Art doll

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For the articulated doll used by artists, see mannequin.

Art dolls are objects of art, rather than children's toys, created in a wide variety of styles and media, and may include both pre-manufactured parts or wholly original works.


Art dolls production demand a wide range of skills and technologies, including sculpting, painting, and costuming.


A variety of media may be employed in the creation of an art doll, including fabric, paperclay, polymer clay, wax, wood, porcelain, natural or synthetic hair, yarn, wool, and felt.


One of a kind (OOAK) art dolls may command prices in the thousands of dollars; publications featuring established and emerging doll artists support collection, and artist groups, such as the National Institute of American Doll Artists, promote the art form. Art Doll Quarterly by Stampington & Company is one example of a print publication exclusively dedicated to engaging doll artists and collectors.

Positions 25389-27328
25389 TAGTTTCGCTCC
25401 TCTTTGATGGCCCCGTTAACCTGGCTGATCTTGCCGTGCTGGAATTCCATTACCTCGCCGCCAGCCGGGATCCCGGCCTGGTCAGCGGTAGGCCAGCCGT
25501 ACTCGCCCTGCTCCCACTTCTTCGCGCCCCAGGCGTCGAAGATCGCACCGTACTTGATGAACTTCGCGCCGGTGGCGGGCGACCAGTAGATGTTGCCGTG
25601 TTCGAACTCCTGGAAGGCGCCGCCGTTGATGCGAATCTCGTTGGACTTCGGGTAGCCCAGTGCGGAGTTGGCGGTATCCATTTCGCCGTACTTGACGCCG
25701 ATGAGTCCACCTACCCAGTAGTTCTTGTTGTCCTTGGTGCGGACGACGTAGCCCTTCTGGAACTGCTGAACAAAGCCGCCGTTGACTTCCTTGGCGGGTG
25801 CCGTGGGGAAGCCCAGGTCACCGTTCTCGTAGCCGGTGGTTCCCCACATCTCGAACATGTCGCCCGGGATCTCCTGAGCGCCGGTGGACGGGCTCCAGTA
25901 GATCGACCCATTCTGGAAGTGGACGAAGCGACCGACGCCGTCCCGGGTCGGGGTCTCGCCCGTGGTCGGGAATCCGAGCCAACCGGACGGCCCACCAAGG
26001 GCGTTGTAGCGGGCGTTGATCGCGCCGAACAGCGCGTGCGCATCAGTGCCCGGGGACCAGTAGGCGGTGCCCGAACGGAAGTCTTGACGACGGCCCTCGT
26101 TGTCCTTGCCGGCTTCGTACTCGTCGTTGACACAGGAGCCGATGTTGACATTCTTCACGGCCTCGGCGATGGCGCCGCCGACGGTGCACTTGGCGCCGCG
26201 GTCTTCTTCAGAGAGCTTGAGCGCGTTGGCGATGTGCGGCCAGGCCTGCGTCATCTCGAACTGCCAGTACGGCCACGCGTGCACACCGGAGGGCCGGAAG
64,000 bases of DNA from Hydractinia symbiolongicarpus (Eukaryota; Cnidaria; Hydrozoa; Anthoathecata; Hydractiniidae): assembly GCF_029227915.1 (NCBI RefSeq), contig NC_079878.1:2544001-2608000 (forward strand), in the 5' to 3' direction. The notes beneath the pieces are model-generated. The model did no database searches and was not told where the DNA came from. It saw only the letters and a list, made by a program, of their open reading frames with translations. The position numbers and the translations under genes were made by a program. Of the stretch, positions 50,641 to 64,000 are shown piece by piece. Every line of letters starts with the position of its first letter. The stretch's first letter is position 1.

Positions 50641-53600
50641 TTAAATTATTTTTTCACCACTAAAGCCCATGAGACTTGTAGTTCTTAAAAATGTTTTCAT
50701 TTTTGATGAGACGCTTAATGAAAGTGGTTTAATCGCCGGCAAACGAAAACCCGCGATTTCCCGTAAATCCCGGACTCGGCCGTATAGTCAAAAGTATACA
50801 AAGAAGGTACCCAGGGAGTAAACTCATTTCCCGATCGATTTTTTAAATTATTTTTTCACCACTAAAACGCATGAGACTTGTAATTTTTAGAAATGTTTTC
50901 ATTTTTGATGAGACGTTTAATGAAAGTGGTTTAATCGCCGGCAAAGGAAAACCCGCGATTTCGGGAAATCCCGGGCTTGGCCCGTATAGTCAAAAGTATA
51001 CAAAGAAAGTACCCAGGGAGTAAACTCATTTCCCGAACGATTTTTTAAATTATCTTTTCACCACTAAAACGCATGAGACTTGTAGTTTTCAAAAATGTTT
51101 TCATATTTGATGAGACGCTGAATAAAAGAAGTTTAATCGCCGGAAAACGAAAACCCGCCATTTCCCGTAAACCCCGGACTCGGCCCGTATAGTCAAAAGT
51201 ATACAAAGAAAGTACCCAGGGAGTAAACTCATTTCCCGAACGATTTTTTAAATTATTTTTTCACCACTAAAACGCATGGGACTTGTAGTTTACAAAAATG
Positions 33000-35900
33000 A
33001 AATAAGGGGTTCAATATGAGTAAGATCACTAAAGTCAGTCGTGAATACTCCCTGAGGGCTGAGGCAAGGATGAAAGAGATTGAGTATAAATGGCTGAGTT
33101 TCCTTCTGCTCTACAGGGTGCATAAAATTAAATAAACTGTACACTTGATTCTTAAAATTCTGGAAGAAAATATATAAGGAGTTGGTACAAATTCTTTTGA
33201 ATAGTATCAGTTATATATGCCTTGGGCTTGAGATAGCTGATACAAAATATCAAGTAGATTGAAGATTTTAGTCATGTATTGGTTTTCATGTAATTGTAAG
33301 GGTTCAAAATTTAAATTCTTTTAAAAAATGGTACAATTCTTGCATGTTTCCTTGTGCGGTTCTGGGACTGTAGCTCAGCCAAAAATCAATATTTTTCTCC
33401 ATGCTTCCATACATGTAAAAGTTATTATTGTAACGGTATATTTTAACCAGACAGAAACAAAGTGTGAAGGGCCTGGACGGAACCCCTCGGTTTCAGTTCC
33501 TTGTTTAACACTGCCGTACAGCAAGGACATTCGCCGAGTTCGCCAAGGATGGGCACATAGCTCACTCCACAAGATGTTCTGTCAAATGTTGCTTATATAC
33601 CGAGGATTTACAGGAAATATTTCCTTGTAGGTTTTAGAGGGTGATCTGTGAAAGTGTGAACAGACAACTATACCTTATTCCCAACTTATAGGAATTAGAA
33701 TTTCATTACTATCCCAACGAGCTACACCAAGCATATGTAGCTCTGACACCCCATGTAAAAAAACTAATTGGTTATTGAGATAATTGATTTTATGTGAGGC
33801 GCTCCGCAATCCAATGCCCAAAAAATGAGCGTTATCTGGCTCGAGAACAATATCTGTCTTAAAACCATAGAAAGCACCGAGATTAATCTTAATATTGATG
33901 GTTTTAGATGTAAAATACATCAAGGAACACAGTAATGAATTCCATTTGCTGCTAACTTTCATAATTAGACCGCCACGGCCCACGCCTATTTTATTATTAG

Work in high demand- such as the elaborate ball-jointed ceramic dolls of Marina Bychkova -fetch prices from $5,000 to $45,000, and are collected by the likes of Louis Vuitton designers.[1]


2008's Melbourne Fringe Festival featured the work of Rachel Hughes and curator Sayraphim Lothian, amongst others.[2]


In 2010, Facebook banned images of an art doll posted by Sydney jeweller Victoria Buckley; included were images of a semi-naked doll used to display jewellery in her shop window.[3] The doll was the work of Bychkova's.


  1. ^ Sydney Morning Herald article "Now Facebook bans doll nipples", by Asher Moses, July 5, 2010 [1]
  2. ^ The Age newspaper article "Oh, you inscrutable doll," by Frances Atkinson 2008 [2]
  3. ^ Sydney Morning Herald article "Now Facebook bans doll nipples", by Asher Moses, July 5, 2010 [3]

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